The Croydon Art, Design and Technology Centre, which also houses the Adelaide Perry Gallery, was officially opened. Transforming this former hotel into a first-class educational facility took three years.
The East Timor Kindergarten Project began. This project operates two Protestant church kindergartens in Dili. It provides Year 10 students with the opportunity to participate in an ongoing cross-cultural community development project through planning strategies, making decisions, raising funds and/or visiting East Timor for an international community service experience.
Adelaide Perry Gallery opened 1 June 2001.
A strategic alliance with PLC Armidale was announced, designed to create and extend opportunities for co-operation between the two schools. The schools operate as separate identities under the one Principal and the one College Council.
A significant building program was completed with the official opening of the J.D. Oates Aquatic Institute (honouring John Oates, OAM, Chairman of College Council 1985-2005) and the Performing Arts Centre, containing the Audrey Keown Theatre (honouring Audrey Keown, OAM, speech and theatre teacher 1959-2002). In 2010 the Performing Arts Centre was re-named the W.T. McKeith Arts Centre, in recognition of Executive Principal Dr W.T. McKeith 1986-2010
Inauguration of the now $25,000 Adelaide Perry Prize for Drawing. The Prize is generously supported by the Parents and Friends’ Association and named in honour of respected painter, printmaker and draughtswoman, Miss Adelaide Elizabeth Perry (1891-1973) who taught Visual Arts at PLC Sydney from 1930 to 1962.
The PLC Sydney Pipe Band, started in 2003, marched in the Sydney Anzac Day March for the first time.
Macindoe Research Centre officially opened, providing comprehensive up-to-date research and library facilities for students from Pre-Kindergarten to Year 12 and for all staff.
Dr Paul Burgis, DipTchg, DipDiv&Miss, BEd, MEd, PhD, becomes Principal in 2011.
The annual Address invites a prominent Christian thinker to discuss the interaction of her or his faith with a discipline that is taught in the college, or a subject connected to human experience. eg 2017 Address by Dr Amy Orr-Ewing on God and Girls. Is the Christian faith a force for the oppression of women, or for their flourishing?
PLC Sydney becomes the first school in Sydney to offer Cambridge IGCSE Courses in Years 9 and 10 to supplement learning, in addition to the NSW Education Standards Authority courses.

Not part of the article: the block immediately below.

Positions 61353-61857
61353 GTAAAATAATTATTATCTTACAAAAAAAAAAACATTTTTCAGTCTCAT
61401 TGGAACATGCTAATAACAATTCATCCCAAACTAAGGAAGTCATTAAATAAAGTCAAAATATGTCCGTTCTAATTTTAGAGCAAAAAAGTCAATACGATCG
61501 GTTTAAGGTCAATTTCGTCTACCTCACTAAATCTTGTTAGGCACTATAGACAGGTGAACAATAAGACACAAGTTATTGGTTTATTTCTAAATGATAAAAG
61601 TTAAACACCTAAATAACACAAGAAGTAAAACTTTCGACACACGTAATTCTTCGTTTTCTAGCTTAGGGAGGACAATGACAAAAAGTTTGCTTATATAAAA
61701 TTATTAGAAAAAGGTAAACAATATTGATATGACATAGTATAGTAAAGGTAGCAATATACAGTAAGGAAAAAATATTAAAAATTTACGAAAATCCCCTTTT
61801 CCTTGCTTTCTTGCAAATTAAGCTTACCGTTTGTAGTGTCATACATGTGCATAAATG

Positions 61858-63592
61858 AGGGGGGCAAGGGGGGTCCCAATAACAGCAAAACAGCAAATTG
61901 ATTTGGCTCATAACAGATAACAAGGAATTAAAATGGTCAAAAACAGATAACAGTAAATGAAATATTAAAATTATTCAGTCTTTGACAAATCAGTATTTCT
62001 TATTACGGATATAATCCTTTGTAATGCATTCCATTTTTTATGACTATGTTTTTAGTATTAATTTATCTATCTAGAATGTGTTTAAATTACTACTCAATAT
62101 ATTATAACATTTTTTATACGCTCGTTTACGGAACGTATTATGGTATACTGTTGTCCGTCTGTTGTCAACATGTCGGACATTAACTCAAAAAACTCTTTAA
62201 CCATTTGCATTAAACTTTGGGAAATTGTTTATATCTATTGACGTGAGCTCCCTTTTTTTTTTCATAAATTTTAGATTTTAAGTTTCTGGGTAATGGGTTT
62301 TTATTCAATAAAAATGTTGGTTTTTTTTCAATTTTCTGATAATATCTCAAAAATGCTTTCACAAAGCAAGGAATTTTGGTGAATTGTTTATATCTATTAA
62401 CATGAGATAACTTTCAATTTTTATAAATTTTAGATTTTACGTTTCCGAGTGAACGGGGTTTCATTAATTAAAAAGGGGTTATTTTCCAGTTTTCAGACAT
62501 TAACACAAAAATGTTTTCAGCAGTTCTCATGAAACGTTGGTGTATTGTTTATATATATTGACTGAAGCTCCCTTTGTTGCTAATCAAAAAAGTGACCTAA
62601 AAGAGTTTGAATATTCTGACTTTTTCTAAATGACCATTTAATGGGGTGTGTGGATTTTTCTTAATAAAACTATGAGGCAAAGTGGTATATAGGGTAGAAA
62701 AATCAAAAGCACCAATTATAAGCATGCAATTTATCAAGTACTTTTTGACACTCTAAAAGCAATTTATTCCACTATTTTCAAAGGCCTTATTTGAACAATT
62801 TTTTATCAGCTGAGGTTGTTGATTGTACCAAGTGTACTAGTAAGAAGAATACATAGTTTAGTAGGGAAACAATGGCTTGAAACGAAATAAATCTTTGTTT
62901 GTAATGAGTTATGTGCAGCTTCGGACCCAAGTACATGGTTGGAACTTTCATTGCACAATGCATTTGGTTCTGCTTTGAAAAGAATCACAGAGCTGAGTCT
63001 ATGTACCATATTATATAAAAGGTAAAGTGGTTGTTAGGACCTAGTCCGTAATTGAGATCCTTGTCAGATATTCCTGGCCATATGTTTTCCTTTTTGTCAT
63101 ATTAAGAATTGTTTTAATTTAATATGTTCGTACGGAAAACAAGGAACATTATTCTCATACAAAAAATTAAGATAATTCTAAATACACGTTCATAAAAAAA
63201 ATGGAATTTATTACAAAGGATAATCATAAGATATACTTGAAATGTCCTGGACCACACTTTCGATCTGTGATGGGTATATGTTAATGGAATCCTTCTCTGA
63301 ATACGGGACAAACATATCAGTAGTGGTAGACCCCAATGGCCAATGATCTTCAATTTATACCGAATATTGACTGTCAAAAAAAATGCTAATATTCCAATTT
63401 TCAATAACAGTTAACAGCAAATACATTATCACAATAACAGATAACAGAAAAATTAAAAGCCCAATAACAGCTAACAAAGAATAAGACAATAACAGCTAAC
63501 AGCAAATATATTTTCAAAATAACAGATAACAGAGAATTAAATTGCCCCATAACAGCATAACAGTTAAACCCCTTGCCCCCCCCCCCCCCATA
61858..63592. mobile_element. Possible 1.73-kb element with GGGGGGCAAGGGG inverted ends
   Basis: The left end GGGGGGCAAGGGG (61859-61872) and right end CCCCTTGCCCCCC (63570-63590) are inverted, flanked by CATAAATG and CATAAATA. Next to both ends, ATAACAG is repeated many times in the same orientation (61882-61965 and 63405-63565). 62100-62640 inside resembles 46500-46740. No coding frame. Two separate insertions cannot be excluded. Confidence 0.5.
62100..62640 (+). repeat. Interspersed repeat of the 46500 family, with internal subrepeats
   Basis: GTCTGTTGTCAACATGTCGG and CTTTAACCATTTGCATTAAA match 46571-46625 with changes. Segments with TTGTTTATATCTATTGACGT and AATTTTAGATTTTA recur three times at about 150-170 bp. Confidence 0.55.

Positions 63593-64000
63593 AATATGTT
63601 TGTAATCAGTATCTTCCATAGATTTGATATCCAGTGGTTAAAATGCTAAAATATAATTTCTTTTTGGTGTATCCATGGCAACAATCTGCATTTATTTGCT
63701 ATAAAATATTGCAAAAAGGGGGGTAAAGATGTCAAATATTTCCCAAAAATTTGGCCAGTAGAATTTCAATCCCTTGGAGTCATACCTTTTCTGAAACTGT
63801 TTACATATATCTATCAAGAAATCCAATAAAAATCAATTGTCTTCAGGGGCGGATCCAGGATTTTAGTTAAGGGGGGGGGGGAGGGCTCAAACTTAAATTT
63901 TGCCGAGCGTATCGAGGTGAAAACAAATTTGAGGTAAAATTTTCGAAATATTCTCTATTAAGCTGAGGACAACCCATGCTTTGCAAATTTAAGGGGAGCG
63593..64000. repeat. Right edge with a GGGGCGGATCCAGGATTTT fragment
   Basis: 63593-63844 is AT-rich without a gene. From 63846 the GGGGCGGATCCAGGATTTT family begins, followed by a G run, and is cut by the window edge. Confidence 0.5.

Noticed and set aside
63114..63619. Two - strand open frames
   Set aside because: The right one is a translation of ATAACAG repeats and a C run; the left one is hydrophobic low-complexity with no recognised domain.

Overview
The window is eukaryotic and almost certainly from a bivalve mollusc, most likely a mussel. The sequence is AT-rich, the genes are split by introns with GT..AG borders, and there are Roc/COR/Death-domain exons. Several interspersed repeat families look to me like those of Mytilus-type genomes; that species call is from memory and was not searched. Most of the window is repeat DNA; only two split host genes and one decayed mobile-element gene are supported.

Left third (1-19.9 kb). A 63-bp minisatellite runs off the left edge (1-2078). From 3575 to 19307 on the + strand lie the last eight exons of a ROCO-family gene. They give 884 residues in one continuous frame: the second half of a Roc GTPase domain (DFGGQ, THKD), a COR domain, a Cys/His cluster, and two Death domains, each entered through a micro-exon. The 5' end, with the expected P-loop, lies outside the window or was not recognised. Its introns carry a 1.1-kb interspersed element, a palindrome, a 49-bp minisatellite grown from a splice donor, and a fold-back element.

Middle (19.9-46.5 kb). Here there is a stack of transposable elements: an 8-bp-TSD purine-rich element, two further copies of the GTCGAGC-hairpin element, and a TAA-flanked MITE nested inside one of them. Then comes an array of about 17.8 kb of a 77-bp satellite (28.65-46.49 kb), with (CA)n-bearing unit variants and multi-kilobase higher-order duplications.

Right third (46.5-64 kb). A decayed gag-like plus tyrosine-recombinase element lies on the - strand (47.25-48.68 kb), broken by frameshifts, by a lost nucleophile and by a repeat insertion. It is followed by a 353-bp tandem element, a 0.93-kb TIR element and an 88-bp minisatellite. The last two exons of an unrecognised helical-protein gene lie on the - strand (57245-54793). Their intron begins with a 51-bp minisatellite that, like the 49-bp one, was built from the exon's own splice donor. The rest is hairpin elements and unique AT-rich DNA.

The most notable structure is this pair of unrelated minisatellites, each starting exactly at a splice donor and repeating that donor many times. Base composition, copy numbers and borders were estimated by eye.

The Gateway/Hamilton building officially opened, with facilities for students in Years 3-6 and some administrative staff including specialist STEM rooms, amphitheatre, turtle pond, bee hotel, vegetable gardens, Arthropod house, and play equipment.
An additional four classrooms, devoted to Senior School, were added above the McQueen complex to expand the learning spaces including dry labs.
PLC Sydney Preschool Ashfield is officially opened. The first of a series of centres, it provides high quality early learning for girls and boys between 3 to 5 years old.
Junior School Evandale Redevelopment was completed in 2020 and included additional classrooms, breakout spaces, specialist facilities such as a Junior School Art Room and Evandale Library, with a beautiful redesigned playground and garden. However, due to COVID restrictions, the opening was postponed a number of times. The redevelopment was finally 'officially' opened at PLC Sydney's Annual Open Day and Fair, on 7 May 2022, by Jason Yat-Sen Li, the Member for Strathfield,
Hamilton Multi-Purpose Centre, completed in early 2021, includes a sprung floor for Junior Aerobics and Basketball, plus after hours co-curricular activities. It is part of the Hamilton Precinct. Due to COVID, the Centre was not officially opened until 7 May 2022, in a joint ceremony that celebrated the opening of both the Hamilton MPC and the Junior School Evandale Redevelopment.
In 2022, we commenced building six new Senior classrooms in the link bridge ‘sky path’ between the McQueen Science Labs and the Macindoe Research Centre on Level 2. Construction is expected to be completed by early 2023.